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Dear Dad,
I am writing this to you, though you have been dead thirty years. From your seat in [heaven] I hope you can see these lines. I feel I must say something to you, things I didn’t know when I was a boy in your house, and things I was too stupid to say.

It’s only now, after passing through the long, hard school of years, only now, when my own hair is gray, that I understand how you felt.

I must have been a bitter trial to you. I believe my own petty wisdom, and I know now how ridiculous it was, compared with that calm, ripe, wholesome wisdom of yours. Most of all, I want to confess my worst sin against you. It was the feeling I had that “you did not understand.”

When I look back over it now, I know that you did understand. You understood me better than I did myself. Your wisdom flowed around mine like the ocean around an island. And how patient you were with me! How full of long-suffering and kindess. And how pathetic your efforts were to get close to me, to win my confidence, to be my pal!

I wouldn’t let you. I couldn’t. What was it that held me aloof? I don’t know. But it is tragic -- that wall that rises between a boy and his father, and their frantic attempts to see through it and climb over it. I wish you were here now, across the table from me, just for an hour, so that I could tell you how there’s no wall any more; I understand you now, Dad, and...how I love you, and wish I could go back and be your boy again.

I know now how I could make you happy every day. I know how you felt. Well, it won’t be so very long, Dad, till I am over, and I believe you’ll be the first one to take me by the hand and help me up the further slope. And I’ll put in the first thousand years or so making you realize that not one pang or yearning you spent on me was wasted.

It took a good many years for this prodigal son -- and all sons are in a measure prodigal -- to come to himself, but I’ve come. I see it all now. I know that the richest, most priceless thing on earth, and the thing least understood, is that mighty love and tenderness and craving to help which a father feels toward his boy. For I have a boy of my own. And it is he that makes me want to go back to you and get down on my knees to you.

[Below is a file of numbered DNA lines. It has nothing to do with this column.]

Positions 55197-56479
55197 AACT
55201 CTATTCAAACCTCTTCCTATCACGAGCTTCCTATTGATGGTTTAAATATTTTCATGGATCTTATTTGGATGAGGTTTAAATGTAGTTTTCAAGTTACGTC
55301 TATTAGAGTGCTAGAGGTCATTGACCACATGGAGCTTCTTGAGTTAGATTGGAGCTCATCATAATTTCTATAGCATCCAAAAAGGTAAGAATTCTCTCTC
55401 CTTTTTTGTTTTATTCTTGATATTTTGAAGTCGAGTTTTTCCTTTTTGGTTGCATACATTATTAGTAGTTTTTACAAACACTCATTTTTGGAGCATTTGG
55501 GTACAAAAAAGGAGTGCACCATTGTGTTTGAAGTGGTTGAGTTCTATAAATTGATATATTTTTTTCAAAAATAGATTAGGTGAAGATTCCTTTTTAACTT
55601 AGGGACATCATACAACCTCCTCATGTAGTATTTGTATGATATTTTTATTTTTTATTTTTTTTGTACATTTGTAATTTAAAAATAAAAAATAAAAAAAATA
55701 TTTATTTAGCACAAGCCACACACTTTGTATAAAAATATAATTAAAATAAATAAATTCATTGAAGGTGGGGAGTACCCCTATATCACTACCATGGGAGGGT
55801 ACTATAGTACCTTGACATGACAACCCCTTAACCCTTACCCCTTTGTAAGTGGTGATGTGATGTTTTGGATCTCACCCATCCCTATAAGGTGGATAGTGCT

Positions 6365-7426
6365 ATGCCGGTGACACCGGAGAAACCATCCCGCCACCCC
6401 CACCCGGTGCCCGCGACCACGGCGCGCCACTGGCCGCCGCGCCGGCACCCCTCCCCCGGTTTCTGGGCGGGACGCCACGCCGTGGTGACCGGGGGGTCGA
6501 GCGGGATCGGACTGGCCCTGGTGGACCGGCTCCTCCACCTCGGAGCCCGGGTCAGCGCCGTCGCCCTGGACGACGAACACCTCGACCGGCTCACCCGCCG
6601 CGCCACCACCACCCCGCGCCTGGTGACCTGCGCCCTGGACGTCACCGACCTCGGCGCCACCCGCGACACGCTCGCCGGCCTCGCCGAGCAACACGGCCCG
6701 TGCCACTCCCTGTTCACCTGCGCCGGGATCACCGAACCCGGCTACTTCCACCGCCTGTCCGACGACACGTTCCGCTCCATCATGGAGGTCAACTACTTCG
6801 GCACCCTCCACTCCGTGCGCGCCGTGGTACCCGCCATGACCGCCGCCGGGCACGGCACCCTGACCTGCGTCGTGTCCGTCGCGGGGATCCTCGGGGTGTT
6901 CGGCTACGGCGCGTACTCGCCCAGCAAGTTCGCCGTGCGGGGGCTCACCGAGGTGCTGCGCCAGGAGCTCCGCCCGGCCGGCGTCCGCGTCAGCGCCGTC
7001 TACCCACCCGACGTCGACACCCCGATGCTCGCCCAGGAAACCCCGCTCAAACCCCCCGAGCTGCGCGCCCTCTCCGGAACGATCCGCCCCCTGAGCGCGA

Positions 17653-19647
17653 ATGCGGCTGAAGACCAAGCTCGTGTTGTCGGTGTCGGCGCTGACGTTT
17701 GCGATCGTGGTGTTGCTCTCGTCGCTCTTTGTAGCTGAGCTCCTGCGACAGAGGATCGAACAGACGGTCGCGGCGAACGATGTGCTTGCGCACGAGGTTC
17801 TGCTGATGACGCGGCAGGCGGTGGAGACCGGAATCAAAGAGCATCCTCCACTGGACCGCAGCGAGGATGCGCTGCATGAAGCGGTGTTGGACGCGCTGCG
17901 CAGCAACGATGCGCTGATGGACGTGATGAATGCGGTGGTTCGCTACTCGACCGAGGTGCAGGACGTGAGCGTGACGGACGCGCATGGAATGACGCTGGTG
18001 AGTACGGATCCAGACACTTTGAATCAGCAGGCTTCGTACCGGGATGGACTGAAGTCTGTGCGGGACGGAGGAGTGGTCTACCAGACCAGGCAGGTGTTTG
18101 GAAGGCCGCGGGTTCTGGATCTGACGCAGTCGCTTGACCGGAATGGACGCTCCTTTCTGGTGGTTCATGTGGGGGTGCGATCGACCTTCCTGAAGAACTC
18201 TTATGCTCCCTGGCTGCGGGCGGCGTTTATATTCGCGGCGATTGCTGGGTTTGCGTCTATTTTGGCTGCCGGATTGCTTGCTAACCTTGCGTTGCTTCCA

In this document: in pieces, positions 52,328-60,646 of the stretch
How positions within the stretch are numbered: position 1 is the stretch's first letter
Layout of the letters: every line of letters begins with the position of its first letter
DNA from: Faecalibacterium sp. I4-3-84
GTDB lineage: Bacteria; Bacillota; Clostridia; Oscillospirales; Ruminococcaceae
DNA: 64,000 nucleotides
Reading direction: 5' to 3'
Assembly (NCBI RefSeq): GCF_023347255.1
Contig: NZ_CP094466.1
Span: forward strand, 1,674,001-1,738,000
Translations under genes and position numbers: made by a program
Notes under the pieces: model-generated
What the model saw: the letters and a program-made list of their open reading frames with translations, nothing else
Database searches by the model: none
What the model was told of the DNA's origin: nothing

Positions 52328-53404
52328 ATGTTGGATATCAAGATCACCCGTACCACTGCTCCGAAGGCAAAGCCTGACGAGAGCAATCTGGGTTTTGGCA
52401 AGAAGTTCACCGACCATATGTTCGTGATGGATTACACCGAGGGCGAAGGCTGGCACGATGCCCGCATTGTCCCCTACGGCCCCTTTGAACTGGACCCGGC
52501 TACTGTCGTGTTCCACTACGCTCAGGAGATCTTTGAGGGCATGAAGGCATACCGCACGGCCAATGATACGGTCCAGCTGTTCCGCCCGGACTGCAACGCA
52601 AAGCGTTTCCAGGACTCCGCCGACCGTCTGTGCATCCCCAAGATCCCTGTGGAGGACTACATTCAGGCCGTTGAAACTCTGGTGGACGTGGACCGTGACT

...Hear me, Dad, and believe me.

~By Dr. Frank Crane

The most important thing a father can do for his children is to love their mother.
–Theodore Hesburgh

A father is a man who is always learning to love. He knows that his love must grow and change because his children change.
–Tim Hansel

He was not the sort of father that you read about in books;
He wasn't long on language and he wasn't strong on looks.
He was not the sort of father that you hear about in plays...
He was just a human father, sort of quiet in his ways.
Just a sort of family father, fairly sound in wind and limb,
Always ready at the word and not a nastry trick or whim,
Seldom off his feed and never had to be turned out to graze,
Safe for any child to drive and broke to harness forty ways!

Steady at the bit was father; found a lot of fun in working;
Threw his weight against the collar; seemed to have no time for shirking.
Used to smile and say the feed-bin kept him steady on the track;
Safe to leave him without hitching; he'd be there when you came back.
No, he never balked at working, but when he was through it once,
Right down to the grass was father, with the children doing stunts.
Everyone would pile upon him and he'd welcome all the pack,
But I'm wondering, after playtime, did we stay there...on his back?

Wasn't strong on dissipation; said his "gambol on the green"
Was to fill the platter quicker than the kids could lick it clean,
And the next best game he knew of was an equal one to beat;
It was keeping leather covers up to the supply of feet!
Mind! his tailor never told him, when his Sunday coat was fitted,
That his wings necessitated wearing shoulders loose or slitted,
And he wasn't any martyr; said that life and love were good
And no man deserved his dinner if he wouldn't split the wood.

Always on the job was father, plugging quiet-like and strong,
Never making any noise, but helping all his little world along;
And to think...Lord! ain't it funny you can see things years and years
And you never know they've been there, till your eyes are blind with tears!
Quit his job one day and left us, smiling as he went away;
Eulogy seems all so foolish; what can anybody say?
Seemed like even in his leaving he was saving someone bother
For the one word in the granite which is over him is...Father.

~Edmund Vance Cooke

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